It took six months, but Snap, Inc. (NYSE:SNAP) investors finally found a snapshot worth saving, as Snapchat's parent company saw its shares move 6% higher in August. That may not seem like much, but it's the first time Snap stock closed higher since the company went public in early March.
Snap's been in the market's doghouse since peaking at nearly $30 on its second day of trading. It's been largely downhill ever since, and a bounce was inevitable. For Snap, the winning month is the handiwork of a single week during which a pair of bullish analyst moves and a big hit on its Snapchat Discover video platform drove the stock to a nearly 20% pop. The stock moved lower for the balance of August, but a win is still a win.
Closing out on a down note
Snap ended August on a whimper, as the stock has fallen in each of the past four trading days. Wedbush analyst Michael Pachter initiated coverage of the market laggard with a "hold" rating on Wednesday, concerned that intensifying competition for ad dollars, decelerating growth trends, and Snap's inability to turn a profit will hold the stock back.
Sometimes a neutral rating isn't neutral at all, as Pachter offers up more concerns than glimmers of hope. He's going with a $12 price target on the shares, which isn't a good look with the stock trading 23% higher at the time of the Wednesday afternoon's report.
Pachter isn't the only Wall Street pro with a new uninspiring perspective. Victor Anthony at Aegis also warned earlier this week that we may be at the start of an advertising recession. He thinks the dot-com giants will be fairly insulated from the weakness, but he doesn't believe Snapchat will make it out unscathed. He also has a "hold" rating on Snap stock.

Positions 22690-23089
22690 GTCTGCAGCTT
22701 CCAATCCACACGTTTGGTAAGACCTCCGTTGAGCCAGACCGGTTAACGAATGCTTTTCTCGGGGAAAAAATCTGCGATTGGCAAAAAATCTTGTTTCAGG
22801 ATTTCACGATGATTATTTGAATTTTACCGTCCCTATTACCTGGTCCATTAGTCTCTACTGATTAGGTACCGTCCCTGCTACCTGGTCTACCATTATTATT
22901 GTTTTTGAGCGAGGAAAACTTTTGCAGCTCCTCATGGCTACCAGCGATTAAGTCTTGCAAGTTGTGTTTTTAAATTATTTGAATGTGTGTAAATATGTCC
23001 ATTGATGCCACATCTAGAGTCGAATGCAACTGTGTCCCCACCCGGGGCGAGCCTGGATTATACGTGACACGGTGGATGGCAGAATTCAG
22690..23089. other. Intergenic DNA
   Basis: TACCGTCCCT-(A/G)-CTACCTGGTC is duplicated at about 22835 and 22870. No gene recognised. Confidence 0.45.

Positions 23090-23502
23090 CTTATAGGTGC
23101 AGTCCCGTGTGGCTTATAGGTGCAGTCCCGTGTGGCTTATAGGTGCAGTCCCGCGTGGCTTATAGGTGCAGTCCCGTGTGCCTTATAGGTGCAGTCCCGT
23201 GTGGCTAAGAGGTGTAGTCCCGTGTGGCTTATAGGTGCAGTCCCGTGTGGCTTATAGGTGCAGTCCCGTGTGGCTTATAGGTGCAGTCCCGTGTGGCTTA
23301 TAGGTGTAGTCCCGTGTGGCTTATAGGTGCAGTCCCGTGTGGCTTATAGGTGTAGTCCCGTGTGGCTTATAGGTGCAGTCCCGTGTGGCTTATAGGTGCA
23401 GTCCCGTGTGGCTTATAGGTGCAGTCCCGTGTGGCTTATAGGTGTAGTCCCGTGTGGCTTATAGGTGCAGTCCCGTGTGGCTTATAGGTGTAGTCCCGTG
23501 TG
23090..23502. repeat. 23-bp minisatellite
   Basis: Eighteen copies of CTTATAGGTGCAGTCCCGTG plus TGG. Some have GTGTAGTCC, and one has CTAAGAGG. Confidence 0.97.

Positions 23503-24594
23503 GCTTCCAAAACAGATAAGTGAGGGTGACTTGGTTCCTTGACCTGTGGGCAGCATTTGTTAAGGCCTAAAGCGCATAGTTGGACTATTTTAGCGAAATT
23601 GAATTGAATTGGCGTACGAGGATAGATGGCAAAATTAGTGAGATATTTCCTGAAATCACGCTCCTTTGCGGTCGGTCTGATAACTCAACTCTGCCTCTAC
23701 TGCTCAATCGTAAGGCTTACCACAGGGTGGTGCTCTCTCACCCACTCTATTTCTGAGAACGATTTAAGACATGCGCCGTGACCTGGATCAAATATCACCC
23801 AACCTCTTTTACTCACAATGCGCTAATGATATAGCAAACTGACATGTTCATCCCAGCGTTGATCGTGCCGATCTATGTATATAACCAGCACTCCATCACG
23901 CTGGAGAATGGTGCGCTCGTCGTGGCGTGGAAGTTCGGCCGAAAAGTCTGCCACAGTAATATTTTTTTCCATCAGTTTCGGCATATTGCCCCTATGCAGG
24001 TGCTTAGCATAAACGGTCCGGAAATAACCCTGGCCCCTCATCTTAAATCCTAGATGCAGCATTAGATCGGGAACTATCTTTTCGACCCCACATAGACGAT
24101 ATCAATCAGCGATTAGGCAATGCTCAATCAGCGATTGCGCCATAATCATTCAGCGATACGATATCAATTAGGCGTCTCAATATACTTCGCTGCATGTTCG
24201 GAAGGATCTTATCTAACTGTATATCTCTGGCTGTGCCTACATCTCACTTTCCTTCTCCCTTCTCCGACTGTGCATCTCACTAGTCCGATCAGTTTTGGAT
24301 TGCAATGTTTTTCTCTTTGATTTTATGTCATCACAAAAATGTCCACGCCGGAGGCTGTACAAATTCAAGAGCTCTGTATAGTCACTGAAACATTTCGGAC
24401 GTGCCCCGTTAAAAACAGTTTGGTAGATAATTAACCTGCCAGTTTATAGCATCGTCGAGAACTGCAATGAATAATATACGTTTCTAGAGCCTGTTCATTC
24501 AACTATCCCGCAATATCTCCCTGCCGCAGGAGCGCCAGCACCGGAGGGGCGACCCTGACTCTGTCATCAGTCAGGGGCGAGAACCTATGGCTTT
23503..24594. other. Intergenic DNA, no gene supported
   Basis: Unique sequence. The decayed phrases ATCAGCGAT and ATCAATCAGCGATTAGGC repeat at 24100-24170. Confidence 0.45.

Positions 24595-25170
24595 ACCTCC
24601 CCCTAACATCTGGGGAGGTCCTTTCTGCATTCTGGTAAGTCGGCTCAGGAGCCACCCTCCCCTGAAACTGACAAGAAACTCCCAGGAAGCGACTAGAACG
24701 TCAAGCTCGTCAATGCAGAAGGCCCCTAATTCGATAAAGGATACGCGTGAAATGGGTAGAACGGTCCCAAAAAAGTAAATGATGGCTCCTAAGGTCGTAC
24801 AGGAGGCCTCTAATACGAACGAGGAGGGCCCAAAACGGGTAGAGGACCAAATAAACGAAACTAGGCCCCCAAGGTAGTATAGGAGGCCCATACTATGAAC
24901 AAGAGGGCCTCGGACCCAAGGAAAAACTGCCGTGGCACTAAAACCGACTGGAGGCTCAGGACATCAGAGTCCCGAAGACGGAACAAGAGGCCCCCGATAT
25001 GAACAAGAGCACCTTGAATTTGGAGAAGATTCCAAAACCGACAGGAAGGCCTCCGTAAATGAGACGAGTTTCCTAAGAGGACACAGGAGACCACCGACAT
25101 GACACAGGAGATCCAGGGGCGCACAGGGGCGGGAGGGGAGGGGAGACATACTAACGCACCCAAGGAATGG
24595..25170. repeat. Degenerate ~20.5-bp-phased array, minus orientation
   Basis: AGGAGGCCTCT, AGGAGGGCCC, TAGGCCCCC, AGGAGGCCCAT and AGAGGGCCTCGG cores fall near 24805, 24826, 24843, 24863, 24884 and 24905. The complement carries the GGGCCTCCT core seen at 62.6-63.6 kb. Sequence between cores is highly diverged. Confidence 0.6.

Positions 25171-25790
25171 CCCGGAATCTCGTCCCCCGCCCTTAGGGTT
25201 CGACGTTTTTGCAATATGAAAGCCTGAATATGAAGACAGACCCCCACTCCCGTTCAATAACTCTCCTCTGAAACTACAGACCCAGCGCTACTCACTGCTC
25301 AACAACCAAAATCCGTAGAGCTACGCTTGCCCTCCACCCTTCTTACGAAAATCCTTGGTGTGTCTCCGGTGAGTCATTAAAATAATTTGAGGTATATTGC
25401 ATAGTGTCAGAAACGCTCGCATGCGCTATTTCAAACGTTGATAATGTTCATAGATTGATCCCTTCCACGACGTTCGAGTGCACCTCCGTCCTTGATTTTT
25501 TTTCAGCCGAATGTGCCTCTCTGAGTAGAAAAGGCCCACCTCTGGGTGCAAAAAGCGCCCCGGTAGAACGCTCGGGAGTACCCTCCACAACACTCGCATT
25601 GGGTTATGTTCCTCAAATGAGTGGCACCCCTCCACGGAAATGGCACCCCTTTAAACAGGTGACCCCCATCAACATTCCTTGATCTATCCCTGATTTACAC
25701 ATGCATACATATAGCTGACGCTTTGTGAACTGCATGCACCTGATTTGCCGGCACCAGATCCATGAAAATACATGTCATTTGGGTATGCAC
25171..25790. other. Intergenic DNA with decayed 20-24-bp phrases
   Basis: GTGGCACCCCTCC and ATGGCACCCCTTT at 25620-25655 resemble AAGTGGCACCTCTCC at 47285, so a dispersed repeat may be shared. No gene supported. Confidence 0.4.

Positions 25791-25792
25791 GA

Accentuating the positive
Snap also got off to a rough start in August, sliding after posting disappointing second-quarter results. There were also fears surrounding the lock-up expiration on 782 million shares at the end of July, but for one brilliant week everything seemed to be going right for Snap.
Cantor Fitzgerald's Kip Paulson upgraded the shares to "overweight" three weeks ago, encouraged by the low stock price and healthy projections for continuing growth in average revenue per user. Aegis' Anthony -- the same one concerned about Snap's ability to thrive in the ad recession -- had boosted his price target from $14 to $15. There was also news that week that NBC News' Stay Tuned -- the first major original shot on Snapchat Discover -- attracted more than 29 million unique viewers in its first month.
Keeping the winning streak going into September won't be easy, especially since momentum is already starting to turn against it. However, few gave Snap a chance to bounce back in August, and it wound up doing exactly that.